Dealing With Harassment

A Comparative Study of Trainings

Cairo, Egypt

We had a speaker today, a professor who has lived in Egypt pretty much all of my life, since she was a CASA Fellow back in 1982 and married an Egyptian. She gave us some interesting vocabulary for the moments when you just can’t keep your mouth shut, like “Act like a man!” and “You’ve been brought up in the gutter!” She also gave some interesting background to why tourists and other Westerners are such frequent targets of scams and overpriced goods. The average Egyptian teacher makes LE300, which is about $60 a month; the average government work, LE400. Our rent alone is twice that, our stipend 4x as much, so by Egyptian standards we’re very, very rich. The economic disparity is far, far greater than Jordan, and the competition for what jobs exist is far tougher.

She told some really interesting stories about various students and friends of hers over the years, but it was still a lecture. I found myself comparing it to the lesson on harassment that we did way back in Peace Corps Pre-Service Training in Ma’in, and found myself almost laughing out loud in the middle of the lecture at a memory of Jesse.

Our main objective in Peace Corps was to learn the language, so after drilling the terms for a bit, Jenn had us roleplay harassment scenarios. Jeremy and Jesse, as the only guys, were naturally chosen to play the role of the creepy Arab man. Jeremy is too sweet of a guy to do a convincing creep, but Jesse…. Even after Jesse went back to his fiancee in America, we were still talking about how well he played his part. It quickly ceased to feel like a roleplay and started to feel like you really were being stalked…!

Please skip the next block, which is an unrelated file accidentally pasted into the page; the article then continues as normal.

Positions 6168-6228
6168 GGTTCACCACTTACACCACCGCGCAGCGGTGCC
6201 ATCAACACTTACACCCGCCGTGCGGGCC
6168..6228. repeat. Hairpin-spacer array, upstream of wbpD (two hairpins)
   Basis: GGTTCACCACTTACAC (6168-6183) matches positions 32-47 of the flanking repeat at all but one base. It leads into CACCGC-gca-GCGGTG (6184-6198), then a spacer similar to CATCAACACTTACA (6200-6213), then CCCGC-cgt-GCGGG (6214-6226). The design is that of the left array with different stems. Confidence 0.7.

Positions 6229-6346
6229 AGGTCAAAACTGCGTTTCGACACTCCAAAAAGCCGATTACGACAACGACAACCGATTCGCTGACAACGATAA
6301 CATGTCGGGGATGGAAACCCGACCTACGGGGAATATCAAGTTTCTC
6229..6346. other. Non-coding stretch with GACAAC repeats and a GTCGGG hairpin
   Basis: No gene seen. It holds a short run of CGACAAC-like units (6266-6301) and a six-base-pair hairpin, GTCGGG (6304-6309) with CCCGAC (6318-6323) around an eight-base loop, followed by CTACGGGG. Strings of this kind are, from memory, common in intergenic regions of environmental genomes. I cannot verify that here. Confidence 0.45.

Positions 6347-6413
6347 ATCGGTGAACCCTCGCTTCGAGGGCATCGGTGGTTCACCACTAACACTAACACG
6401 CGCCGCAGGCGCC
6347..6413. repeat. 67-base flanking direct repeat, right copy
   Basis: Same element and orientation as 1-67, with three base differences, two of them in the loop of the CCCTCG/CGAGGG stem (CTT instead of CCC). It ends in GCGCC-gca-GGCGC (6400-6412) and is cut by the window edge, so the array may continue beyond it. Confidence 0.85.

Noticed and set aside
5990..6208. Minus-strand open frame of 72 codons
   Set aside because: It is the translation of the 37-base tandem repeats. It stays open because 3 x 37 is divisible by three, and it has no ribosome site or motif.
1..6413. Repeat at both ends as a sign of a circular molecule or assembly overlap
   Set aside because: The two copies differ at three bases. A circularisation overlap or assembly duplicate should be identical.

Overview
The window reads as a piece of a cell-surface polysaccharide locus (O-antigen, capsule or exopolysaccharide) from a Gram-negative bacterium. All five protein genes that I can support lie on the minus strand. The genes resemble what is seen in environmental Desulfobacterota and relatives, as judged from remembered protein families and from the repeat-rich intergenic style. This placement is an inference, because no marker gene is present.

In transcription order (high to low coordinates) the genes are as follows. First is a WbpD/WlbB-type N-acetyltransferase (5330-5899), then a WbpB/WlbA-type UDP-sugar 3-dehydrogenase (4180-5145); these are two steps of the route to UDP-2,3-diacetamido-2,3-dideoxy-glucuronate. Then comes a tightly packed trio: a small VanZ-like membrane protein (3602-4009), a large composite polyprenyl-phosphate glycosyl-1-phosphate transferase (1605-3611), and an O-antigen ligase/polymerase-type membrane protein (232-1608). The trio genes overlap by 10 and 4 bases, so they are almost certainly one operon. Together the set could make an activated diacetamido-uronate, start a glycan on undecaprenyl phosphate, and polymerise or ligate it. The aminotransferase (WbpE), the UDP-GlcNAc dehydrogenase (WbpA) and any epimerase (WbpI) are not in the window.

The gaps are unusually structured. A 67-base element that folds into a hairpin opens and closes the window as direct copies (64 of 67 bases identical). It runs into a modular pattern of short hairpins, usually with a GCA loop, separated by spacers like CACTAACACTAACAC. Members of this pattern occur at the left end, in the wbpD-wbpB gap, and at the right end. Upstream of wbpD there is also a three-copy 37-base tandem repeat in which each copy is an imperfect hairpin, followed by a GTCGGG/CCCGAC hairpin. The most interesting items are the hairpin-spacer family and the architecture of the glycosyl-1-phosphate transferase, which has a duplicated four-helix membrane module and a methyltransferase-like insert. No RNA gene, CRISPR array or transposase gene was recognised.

In any case, I’ve determined that I learned a valuable lesson in Jordan. When my roommate and I walk down the street in Cairo, she’s constantly bristling at the hissing and whistling of the men we pass … but I don’t even hear it! And the last 18 months in Jordan, when I was making 8x what most Jordanians could make at the same job, I became quite comfortable with what this professor termed “noblesse oblige,” the idea that the few guinea that we’re scammed of on a regular basis here doesn’t make much difference to us … but can mean a rare opportunity for protein for dinner that night for an Egyptian.

Leave a Reply

Fill in your details below or click an icon to log in:

WordPress.com Logo

You are commenting using your WordPress.com account. Log Out /  Change )

Google photo

You are commenting using your Google account. Log Out /  Change )

Twitter picture

You are commenting using your Twitter account. Log Out /  Change )

Facebook photo

You are commenting using your Facebook account. Log Out /  Change )

Connecting to %s